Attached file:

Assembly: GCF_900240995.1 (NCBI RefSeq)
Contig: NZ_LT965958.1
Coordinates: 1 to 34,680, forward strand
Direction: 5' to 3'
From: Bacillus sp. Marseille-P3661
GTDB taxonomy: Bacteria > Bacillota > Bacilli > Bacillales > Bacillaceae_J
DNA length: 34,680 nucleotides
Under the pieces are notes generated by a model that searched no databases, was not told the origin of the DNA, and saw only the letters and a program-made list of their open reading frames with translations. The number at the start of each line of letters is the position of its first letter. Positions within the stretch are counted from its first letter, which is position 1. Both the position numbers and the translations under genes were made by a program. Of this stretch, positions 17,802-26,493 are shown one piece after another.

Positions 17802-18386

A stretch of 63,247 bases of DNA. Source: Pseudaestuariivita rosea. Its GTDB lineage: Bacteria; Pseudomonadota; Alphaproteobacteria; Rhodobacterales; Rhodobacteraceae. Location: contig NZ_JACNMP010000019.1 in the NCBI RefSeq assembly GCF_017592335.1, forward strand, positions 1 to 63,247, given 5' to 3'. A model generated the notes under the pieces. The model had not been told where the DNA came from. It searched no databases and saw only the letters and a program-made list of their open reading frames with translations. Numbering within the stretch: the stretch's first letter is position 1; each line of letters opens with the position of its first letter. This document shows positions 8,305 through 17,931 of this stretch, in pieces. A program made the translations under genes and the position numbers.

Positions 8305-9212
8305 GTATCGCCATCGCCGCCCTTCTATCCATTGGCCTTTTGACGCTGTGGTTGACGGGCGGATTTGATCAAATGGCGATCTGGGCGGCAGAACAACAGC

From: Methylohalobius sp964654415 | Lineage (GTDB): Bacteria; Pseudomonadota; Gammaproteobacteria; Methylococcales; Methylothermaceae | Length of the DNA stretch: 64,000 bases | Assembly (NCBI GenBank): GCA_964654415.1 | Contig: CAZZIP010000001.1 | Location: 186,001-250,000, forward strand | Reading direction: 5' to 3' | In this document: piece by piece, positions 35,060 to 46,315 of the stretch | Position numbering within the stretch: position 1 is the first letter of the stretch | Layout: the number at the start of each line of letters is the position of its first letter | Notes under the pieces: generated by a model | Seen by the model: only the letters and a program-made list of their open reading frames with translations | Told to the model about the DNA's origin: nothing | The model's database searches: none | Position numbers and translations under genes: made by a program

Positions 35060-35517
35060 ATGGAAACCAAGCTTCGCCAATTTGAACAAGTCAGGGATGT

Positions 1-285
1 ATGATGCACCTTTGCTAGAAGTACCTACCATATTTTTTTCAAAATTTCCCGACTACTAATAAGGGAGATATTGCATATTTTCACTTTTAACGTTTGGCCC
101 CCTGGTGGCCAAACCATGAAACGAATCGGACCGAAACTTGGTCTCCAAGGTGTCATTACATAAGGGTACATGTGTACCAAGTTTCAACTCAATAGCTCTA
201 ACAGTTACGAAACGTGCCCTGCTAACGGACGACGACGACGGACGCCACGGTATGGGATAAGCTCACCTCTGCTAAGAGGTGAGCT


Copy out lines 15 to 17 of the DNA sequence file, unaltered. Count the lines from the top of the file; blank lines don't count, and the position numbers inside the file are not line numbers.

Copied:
35060 ATGGAAACCAAGCTTCGCCAATTTGAACAAGTCAGGGATGT

Positions 1-285
1 ATGATGCACCTTTGCTAGAAGTACCTACCATATTTTTTTCAAAATTTCCCGACTACTAATAAGGGAGATATTGCATATTTTCACTTTTAACGTTTGGCCC